'Tis the Weather for Hot Whiskeys
Also called a hot toddy, this aromatic concoction helps shake off the rainy, damp spring that rolls in off the Irish Sea or Lake Michigan.
There are sniffles. There are coughs. And there are guttural hacks that swoon through the Irish air much like, and oft because of, the rain. Yes, it is rainy in Ireland. Damp is what the locals call it—a sort of eternal wetness that sops through hats, jackets, and even the lungs.
I lived in Ireland for about a year all together. And even though I’m just one generation removed from the rocks and the bogs of the Aran Islands, I suffered through two lung infections during my spell in Galway. I survived thanks to help from two distinct treatments. The first was a daily dose of antibiotics, prescribed for free by a doctor at a government hospital. The second was a nightly dose of hot whiskey, prescribed for free by my grandfather’s niece Nellie.
Much like the British hot toddy, the Irish hot whiskey leverages the magical healing powers of booze that’s been triple-distilled and aged in oak. Cloves, lemon, and boiling water open a bouquet that blitzes the sinuses and respiratory passages. Whether or not you’re sick, whether or not it’s rainy outside, the hot whiskey is a comfort drink. It is like a potion, and as such, I am not privileged to share Nellie’s recipe with the world. However, below is a hot whiskey recipe courtesy of Irishman Garrett Diamond, owner of Halsted Harp in Chicago’s Lincoln Park.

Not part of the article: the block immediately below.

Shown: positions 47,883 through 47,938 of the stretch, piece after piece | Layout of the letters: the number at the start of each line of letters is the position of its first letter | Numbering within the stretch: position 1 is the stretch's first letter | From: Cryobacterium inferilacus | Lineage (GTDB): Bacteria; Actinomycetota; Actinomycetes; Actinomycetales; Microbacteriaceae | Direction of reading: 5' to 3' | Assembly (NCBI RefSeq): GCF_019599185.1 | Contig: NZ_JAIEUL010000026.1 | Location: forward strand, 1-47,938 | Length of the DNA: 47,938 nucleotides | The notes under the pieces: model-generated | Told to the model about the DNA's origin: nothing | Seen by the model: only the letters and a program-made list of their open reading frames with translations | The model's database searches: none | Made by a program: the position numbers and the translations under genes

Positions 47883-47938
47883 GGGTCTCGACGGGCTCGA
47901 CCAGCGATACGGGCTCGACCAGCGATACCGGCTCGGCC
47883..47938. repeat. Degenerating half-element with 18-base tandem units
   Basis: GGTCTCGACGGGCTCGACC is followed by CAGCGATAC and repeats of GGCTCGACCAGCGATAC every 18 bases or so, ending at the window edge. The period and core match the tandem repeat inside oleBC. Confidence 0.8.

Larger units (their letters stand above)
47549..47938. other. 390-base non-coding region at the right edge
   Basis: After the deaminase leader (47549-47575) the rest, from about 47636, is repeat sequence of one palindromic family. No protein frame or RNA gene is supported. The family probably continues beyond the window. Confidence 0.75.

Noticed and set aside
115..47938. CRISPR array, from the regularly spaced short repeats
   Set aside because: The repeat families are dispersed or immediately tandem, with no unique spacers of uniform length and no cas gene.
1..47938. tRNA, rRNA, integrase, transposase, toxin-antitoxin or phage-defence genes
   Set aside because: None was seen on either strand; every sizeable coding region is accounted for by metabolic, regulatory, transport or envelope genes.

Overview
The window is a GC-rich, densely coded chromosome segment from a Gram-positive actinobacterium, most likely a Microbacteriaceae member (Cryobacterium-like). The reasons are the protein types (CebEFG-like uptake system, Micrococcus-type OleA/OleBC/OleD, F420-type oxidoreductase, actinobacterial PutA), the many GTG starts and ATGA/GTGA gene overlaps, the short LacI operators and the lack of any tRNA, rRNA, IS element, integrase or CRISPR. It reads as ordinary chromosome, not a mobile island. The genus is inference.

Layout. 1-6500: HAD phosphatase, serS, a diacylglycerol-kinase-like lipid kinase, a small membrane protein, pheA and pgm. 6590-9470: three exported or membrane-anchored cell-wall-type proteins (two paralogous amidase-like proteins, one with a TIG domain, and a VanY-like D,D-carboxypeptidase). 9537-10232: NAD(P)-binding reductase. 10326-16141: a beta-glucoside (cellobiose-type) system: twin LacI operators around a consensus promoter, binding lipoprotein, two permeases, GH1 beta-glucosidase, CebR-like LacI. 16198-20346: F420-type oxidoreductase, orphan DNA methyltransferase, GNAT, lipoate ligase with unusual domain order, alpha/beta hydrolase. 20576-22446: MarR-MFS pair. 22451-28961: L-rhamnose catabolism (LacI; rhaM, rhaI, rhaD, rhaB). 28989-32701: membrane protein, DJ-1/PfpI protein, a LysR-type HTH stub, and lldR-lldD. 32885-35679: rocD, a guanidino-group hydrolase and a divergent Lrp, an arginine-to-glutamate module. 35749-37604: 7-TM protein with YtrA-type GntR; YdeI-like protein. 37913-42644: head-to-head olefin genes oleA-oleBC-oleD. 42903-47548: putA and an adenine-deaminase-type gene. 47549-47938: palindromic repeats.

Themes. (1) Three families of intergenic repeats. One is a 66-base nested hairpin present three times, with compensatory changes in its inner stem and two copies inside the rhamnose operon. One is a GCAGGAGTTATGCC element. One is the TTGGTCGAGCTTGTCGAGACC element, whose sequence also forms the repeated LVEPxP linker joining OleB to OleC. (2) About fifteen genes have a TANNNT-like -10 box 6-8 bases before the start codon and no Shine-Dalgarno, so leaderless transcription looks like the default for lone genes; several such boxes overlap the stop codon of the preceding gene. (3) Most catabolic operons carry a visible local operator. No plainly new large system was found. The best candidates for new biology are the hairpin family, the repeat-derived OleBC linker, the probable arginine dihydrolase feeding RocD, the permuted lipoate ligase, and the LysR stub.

What You Need:
1 ounce Irish whiskey
1 tablespoon brown sugar
6 to 8 ounces hot water
1 slice of lemon
3 whole cloves
What You Do:
1. Boil water.
2. Pour whiskey into a mug, adding water and dissolving sugar.
3. Punch cloves into lemon and drop lemon into the mug.
4. Slowly sip the drink, while never losing eye contact with the cocksure old man staring at you from the whiskey bottle’s label.